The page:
We do see common threads across use cases from a security perspective, including the importance of unique credentials for authentication on each device and secure practices for delivering updates. However, anyone in the IoT security space needs to dig deeper into what exactly these threads mean for each unique device rather than simply running with generalized advice.

8) Getting IoT security right requires a step-by-step approach

Finally, given all these nuances, the greenfield of regulations, and an overall lack of standardization, getting IoT security right is not straightforward. This is especially true. IoT security is quite different from traditional enterprise security and a new area even for deep domain expertise from building these devices.

The best way forward is to take it step-by-step, first looking closely at the type of security architecture that will work best for your devices, company, and customers’ unique needs. From there, you can start evaluating the different technologies available for key elements like authentication, encryption, code signing, and so on. Along the way, one best practice to keep in mind is to use already-built solutions that can help with the fundamental lifecycle stages of IoT devices wherever possible, as that allows you to tap into a wealth of knowledge and experience versus building something on your own.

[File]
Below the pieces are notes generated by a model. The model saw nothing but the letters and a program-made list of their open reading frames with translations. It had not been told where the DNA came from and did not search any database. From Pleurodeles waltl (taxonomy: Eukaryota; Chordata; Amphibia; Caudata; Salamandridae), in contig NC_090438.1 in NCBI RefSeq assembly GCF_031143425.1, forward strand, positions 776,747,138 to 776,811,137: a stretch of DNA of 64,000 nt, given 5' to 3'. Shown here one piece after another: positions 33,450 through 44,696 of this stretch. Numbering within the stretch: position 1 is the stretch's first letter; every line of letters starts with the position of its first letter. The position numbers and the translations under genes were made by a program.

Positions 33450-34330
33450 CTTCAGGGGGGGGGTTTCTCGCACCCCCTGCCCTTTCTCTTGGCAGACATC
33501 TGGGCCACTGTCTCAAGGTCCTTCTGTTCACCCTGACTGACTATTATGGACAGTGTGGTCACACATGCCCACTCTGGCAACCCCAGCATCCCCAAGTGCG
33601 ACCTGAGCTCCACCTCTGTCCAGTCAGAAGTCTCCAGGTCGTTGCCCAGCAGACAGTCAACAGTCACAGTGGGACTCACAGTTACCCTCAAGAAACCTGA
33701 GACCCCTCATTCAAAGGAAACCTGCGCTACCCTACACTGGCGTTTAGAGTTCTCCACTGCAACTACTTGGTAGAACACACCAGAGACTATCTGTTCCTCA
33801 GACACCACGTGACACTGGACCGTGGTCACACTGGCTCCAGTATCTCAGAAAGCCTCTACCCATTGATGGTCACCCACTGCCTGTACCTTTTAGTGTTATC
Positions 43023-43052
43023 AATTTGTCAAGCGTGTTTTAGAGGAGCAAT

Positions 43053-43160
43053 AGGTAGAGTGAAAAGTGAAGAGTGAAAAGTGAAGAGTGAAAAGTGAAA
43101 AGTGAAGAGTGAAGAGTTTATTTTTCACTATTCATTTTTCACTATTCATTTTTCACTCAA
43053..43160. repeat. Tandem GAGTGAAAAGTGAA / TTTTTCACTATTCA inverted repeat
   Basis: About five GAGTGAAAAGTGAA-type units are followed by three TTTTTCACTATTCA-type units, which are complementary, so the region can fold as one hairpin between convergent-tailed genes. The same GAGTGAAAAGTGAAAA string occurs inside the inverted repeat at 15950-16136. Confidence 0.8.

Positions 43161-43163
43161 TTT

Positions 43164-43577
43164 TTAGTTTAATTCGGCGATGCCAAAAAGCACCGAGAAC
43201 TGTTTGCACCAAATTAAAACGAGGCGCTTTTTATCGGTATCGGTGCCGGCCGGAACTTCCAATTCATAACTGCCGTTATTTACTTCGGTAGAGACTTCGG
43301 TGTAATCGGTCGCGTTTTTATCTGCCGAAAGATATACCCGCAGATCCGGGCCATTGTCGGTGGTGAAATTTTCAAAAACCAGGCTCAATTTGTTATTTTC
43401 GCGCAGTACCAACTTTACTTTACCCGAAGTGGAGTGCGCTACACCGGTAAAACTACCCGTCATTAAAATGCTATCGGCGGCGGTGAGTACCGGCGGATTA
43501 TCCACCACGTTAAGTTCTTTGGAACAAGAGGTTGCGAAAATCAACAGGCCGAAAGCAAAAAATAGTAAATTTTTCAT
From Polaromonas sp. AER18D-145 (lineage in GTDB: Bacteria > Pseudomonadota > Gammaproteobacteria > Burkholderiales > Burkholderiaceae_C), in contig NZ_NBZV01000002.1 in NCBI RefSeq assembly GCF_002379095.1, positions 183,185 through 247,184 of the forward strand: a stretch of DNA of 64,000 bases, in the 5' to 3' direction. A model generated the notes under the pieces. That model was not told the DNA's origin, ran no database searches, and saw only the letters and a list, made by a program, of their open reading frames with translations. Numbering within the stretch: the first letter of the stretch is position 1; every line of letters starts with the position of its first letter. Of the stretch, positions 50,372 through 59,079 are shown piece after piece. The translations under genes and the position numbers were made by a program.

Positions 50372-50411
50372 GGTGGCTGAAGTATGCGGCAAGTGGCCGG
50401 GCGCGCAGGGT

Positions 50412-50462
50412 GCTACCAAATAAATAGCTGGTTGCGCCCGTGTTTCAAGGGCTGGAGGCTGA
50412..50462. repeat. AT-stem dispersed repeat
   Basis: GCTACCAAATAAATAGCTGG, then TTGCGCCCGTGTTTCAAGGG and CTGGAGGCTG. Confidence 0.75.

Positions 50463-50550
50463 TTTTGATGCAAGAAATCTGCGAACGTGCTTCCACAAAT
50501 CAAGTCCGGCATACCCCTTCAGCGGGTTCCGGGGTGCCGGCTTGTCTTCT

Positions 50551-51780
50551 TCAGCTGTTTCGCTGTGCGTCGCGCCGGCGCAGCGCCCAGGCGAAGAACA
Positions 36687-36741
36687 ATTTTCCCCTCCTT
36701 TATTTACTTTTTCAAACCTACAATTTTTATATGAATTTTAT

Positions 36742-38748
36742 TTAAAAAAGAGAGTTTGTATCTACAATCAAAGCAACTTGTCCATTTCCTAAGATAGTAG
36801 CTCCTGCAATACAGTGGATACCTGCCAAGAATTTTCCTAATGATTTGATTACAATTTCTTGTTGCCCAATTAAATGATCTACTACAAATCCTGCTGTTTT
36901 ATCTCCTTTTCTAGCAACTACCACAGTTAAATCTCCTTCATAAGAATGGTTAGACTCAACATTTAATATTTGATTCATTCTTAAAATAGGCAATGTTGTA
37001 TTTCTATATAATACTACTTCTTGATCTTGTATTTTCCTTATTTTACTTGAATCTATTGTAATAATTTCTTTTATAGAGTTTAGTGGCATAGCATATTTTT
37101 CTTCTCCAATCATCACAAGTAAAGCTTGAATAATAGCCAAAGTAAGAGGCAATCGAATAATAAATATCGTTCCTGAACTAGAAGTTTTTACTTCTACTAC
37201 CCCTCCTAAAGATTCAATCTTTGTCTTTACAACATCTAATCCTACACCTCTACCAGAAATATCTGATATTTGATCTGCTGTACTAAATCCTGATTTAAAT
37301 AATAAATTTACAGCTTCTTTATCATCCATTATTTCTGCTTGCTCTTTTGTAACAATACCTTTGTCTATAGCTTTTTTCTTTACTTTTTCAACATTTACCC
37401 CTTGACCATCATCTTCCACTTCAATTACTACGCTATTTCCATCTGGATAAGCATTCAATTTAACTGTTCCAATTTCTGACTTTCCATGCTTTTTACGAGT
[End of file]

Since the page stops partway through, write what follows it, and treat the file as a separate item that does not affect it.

Hear from the experts: What else you need to know about IoT device security

There are massive rewards for getting the IoT right. Still, there are also many pitfalls along the way, and those pitfalls can be extremely damaging to an organization’s reputation and revenue.

As a result, the IoT is not something to be taken lightly, and it needs to be treated differently than any other security endeavor you’ve taken on in the past.

With that in mind, what else do you need to know as you think through IoT device security for your organization? Watch our roundtable discussion with experts from Keyfactor, Tata Communications, and Telus to learn more.